Okta's Million-Dollar Move: Bridging the Cybersecurity Skills Gap with Year Up
Okta's Million-Dollar Move: Bridging the Cybersecurity Skills Gap with Year Up

Okta's Million-Dollar Move: Bridging the Cybersecurity Skills Gap with Year Up

In a world increasingly reliant on digital infrastructure, the demand for cybersecurity experts is skyrocketing. However, the skills gap in this sector remains a significant challenge. Okta, a leader in identity and cloud management, is stepping up to address this issue by investing $1.6 million in organizations focused on career training and advancement for underrepresented communities.

A Multi-Million Dollar Investment

Okta's investment aims to support organizations like ColorStack, WiCys (Women in Cybersecurity), and most notably, Year Up—a nonprofit dedicated to providing tuition-free job training. This initiative is designed to close the opportunity divide by equipping young adults with the necessary skills and experiences for a successful career.

Year Up's Mission

Founded by Gerald Chertavian, Year Up's primary goal is to ensure that young adults gain the skills, experiences, and support required to excel in their careers and higher education. The organization offers training pathways in in-demand subjects like cybersecurity, data analytics, and project management. Remarkably, 4 out of 5 Year Up graduates find employment or enroll in college within four months of completing the program, boasting average starting salaries of $52,000.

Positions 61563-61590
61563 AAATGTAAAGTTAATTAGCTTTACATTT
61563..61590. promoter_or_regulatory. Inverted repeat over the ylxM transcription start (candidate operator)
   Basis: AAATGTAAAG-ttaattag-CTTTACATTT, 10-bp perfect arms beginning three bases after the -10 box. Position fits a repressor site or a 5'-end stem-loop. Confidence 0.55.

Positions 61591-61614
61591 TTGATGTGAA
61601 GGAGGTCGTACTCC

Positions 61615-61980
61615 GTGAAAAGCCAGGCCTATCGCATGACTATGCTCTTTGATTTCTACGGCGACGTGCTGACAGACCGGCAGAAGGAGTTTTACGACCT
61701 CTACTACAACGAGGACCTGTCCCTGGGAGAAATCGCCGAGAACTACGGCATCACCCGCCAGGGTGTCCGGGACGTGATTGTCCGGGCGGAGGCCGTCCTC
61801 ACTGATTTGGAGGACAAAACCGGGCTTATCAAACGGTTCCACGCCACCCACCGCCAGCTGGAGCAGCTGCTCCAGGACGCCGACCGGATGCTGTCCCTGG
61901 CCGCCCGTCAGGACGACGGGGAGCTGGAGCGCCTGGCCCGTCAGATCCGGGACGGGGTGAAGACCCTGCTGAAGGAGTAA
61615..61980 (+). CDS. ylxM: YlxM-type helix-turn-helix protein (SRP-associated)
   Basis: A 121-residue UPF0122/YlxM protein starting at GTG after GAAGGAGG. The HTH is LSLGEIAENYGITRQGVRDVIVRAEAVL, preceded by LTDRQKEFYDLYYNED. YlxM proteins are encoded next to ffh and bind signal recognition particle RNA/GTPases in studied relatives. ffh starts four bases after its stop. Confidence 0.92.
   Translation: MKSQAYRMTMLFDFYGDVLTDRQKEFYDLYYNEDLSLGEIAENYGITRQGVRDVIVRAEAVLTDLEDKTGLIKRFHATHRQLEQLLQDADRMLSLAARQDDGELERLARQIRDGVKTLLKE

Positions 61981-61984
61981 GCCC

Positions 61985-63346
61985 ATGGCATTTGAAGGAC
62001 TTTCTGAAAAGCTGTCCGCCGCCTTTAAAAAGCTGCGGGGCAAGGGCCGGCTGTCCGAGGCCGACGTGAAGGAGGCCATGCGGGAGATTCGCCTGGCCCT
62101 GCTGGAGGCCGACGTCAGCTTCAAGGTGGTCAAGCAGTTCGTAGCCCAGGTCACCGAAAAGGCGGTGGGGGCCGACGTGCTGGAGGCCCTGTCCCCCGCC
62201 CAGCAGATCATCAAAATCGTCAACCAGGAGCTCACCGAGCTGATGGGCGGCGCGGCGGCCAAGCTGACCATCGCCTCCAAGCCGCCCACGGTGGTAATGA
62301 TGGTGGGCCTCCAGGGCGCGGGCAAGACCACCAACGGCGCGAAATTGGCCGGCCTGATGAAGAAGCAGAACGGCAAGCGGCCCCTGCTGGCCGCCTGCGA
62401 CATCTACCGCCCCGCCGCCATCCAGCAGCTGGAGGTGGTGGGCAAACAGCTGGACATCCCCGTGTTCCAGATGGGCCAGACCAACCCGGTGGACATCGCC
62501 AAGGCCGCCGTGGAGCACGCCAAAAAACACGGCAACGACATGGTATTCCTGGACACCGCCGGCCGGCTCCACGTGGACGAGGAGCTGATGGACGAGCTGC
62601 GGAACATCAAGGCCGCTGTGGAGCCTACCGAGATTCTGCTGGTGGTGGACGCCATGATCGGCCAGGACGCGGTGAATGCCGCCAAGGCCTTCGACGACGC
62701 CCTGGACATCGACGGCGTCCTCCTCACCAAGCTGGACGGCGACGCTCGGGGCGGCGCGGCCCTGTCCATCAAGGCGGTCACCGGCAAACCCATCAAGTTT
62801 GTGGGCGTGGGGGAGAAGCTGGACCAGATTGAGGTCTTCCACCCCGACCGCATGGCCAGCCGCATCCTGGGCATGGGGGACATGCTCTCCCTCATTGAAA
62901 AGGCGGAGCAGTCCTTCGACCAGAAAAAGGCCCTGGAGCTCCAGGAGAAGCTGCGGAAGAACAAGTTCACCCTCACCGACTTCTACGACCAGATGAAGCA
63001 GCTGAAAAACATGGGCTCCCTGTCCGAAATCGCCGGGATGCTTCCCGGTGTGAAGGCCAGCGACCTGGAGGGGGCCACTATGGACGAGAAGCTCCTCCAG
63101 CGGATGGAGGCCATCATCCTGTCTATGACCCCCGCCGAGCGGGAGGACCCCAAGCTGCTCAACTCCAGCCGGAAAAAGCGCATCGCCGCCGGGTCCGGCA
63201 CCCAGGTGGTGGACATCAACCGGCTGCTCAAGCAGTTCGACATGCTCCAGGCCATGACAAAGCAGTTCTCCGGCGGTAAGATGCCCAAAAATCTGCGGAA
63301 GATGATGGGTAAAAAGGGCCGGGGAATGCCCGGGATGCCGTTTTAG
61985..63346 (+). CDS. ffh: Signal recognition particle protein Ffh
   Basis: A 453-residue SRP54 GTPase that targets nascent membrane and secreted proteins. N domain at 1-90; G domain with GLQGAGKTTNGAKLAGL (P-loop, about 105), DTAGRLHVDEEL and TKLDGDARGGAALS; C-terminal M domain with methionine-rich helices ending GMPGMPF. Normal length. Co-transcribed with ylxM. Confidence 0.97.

Cybersecurity: A Lucrative Career Path

For those who opt for Year Up's cybersecurity track, the average starting salary jumps to $57,000. According to Todd McKinnon, Okta’s co-founder and CEO, entry-level cybersecurity roles offer competitive pay, growth opportunities, and job security, making it an attractive career path.

Educational Grants and Certifications

In addition to financial support, Okta plans to provide 5,000 educational grants for individuals seeking a career transition into cybersecurity. These grants will target those recently displaced from tech jobs, including veterans and their spouses, and offer access to Okta’s learning platform and certification programs.

The Future of Tech Employment

The tech industry is gradually shifting towards a skills-first approach, moving away from traditional educational qualifications. McKinnon emphasizes the importance of qualities like potential, focus, and work ethic over pedigree and direct experience.


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